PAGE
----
liquid blackness is undertaking a long term research project on the legendary yet seldom seen film: Larry Clark's 1977 Passing Through. Studying the potential of the arts and politics of the jazz ensemble, we are developing an experimental project of collective research that will unfold throughout the year, and culminate in a public screening and symposium in Fall 2015.
This edited collection will contain critical, interdisciplinary essays addressing the complexity of multicultural identity-making, politics and practices in relation to transnational and transracial adoption. Our collection aims to undo the image of a 'monolithic' Western adoption experience by exploring the particularities and commonalities of diverse adoptive countries, cultures, and contexts. We encourage essays that focus on adoption issues in places with highly contested to under-explored approaches to multiculturalism—including Europe, the Americas and the Pacific.
3rd Annual Black Doctoral Network Conference
Theme: Paying It Forward: Transforming Research into Practice
October 8 - 10, 2015
Invitation for paper proposals for a possible special session panel at the 2016 MLA Conference in Austin, TX, Jan. 7 - Jan. 10
Award-winning Nigerian author Chimamanda Ngozi Adichie has just been nominated for a Grammy. Yes, a music award. A sample from her Ted Talk "We Should All Be Feminists" is featured in Beyoncé's hit song "Flawless." Adichie's nomination, a first for a Nigerian writer, is an exciting demonstration of contemporary intersections of the literature of the African Diaspora and other arts. Adichie first gave her talk to a live audience, it later "went viral" on the video sharing platform Youtube (where Beyoncé accessed the work so inspirational to her developing feminist identification), it was initially published via Kindle, and is forthcoming as a paperback.
It is assumed that in today's mass media, "free speech" is everywhere. We have access to an endless stream of images, words, thoughts and ideas on a daily basis. However, these opinions and pieces of news are filtered through official media outlets (trained journalists, career academics) or independently available through social media, without the benefit—or the detriment, perhaps—of professional vetting, thus raising questions about how "free" our access to information actually is. This means that the framing of news stories is all too often problematic, as a single event may be portrayed in irreconcilable ways by ideologically-motivated purveyors of information.
Originating from old Latin se- ("apart") and cernere ("sift"), "secret" means "hidden, concealed, and private," thereby signifying the distinction between the true and the false, the light and the dark, the self and the other, and the private and the public. This definition has its history and origin, and yet it is questioned and challenged nowadays by post-modernism and post-structuralism, as when Derrida considers in "Literature in Secret," "Pardon for keeping the secret, and the secret of a secret . . . of not meaning at all." If the secret one keeps is a secret "of not meaning at all," unveiling the secret simply reveals its nothingness. And yet, without the endeavor to unveil the secret, how can one know that there is nothing behind it?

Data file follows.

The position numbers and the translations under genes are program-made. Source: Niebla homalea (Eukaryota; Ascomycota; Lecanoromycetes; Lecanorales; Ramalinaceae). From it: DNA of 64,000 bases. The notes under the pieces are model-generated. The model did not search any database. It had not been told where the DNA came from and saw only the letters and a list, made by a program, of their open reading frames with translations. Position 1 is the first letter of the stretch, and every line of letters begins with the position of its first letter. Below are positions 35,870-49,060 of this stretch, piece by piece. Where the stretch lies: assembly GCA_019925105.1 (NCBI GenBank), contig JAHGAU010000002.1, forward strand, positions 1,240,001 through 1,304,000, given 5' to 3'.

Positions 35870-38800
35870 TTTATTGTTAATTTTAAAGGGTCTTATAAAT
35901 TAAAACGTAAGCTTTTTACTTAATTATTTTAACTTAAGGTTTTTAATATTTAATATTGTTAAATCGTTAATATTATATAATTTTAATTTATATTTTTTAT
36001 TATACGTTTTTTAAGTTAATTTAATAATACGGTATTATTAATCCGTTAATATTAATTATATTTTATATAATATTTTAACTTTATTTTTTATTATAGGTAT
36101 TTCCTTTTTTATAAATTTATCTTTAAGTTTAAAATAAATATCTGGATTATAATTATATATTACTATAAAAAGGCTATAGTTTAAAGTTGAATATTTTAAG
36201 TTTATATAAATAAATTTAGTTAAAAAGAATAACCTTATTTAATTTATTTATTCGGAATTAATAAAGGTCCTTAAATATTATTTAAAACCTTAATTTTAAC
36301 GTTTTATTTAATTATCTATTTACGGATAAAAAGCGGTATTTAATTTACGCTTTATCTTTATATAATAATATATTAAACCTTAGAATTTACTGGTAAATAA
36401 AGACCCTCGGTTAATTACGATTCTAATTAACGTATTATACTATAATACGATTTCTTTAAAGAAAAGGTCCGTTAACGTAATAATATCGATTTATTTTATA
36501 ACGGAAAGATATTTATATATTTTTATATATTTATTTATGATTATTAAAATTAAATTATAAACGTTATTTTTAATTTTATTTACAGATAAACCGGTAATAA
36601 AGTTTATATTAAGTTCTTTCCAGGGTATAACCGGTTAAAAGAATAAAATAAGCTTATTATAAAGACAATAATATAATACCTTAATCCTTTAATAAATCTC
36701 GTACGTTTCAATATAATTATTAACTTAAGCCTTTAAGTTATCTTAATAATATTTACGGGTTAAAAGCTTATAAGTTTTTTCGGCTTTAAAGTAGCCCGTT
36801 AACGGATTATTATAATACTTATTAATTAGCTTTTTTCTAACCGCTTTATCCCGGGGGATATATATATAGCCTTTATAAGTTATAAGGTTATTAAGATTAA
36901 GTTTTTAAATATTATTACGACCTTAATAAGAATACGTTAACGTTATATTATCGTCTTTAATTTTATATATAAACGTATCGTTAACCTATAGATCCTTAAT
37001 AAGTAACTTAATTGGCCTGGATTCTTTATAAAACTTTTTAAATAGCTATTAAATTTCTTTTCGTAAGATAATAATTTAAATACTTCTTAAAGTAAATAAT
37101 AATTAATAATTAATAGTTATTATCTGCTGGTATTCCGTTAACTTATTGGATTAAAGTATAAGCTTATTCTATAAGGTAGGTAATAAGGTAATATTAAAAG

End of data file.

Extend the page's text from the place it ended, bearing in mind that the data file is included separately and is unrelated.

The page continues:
This conference aims to investigate ways in which comics explore the idea of "future." Its goal is to gather scholars from the field of comic studies and related fields, such as linguistics, philosophy, literary studies, cultural studies, sociology, anthropology, film studies as well as others that can discover a conceptual connection to the rigorous study of comics. Given our broad and yet specific purpose, we aim to discuss work on comics originating from all major traditions: French bande desineé, American and British comics, Italian fumetti, Japanese manga, and so on.
Young Adult Literature
Session Coordinator: Dr. Amberyl Malkovich
Dept. of English, Concord University
"Through Opposition and Commonality: The Role and Depiction of the Arts and Sciences in Young Adult Literature"
With an increasing interest for a globalized and diverse society, the quest for an authentic self is more readily apparent and therefore further conflates the problem of representation. Globalization expands beyond social media and encroaches on the realms of the public and private spheres. However, the process of authenticity only further stabilizes potentially harmful ideologies that promote illusions of truth. In some instances, language (literature), film, and art, because of their figurative element, expose the artificiality of representation and engage the issue of authenticity. How are certain claims to truth (authenticity/referentiality) formulated, regulated, and destabilized through representation in literature, film, and art?